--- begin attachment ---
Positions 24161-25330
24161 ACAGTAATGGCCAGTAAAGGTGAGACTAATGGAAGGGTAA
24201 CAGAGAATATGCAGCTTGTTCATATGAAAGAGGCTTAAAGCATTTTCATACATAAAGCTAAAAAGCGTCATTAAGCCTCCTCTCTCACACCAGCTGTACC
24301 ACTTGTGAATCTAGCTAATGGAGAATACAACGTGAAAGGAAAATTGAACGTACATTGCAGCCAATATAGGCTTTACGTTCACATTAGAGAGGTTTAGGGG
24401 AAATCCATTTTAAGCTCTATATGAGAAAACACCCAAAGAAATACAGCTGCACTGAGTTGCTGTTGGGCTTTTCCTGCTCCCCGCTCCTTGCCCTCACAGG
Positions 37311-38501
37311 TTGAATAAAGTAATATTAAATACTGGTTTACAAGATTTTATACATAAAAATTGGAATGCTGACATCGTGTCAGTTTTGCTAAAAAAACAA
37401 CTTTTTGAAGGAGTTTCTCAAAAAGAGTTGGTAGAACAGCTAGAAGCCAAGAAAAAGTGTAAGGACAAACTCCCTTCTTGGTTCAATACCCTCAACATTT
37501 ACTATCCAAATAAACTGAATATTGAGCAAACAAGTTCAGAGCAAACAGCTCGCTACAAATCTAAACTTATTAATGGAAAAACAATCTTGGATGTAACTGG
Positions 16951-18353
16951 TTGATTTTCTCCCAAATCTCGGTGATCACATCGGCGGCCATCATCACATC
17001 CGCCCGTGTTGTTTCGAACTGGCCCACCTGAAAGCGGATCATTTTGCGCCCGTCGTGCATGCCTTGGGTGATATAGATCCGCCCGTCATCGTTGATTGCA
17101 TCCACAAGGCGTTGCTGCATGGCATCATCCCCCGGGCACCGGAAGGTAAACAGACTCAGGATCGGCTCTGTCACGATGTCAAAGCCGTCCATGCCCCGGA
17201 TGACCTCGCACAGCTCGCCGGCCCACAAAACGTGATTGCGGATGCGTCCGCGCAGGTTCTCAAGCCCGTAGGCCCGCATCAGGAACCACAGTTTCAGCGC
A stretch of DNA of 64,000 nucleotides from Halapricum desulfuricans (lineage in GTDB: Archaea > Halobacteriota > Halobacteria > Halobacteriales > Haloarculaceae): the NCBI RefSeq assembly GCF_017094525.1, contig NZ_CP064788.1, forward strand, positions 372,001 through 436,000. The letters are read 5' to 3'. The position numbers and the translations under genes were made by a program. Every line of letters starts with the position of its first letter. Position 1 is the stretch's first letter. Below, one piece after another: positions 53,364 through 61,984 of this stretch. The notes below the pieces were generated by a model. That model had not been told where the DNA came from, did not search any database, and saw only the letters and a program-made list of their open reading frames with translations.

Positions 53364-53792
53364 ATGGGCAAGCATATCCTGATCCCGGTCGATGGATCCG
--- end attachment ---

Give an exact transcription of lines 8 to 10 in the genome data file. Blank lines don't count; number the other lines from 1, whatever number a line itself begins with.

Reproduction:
37401 CTTTTTGAAGGAGTTTCTCAAAAAGAGTTGGTAGAACAGCTAGAAGCCAAGAAAAAGTGTAAGGACAAACTCCCTTCTTGGTTCAATACCCTCAACATTT
37501 ACTATCCAAATAAACTGAATATTGAGCAAACAAGTTCAGAGCAAACAGCTCGCTACAAATCTAAACTTATTAATGGAAAAACAATCTTGGATGTAACTGG
Positions 16951-18353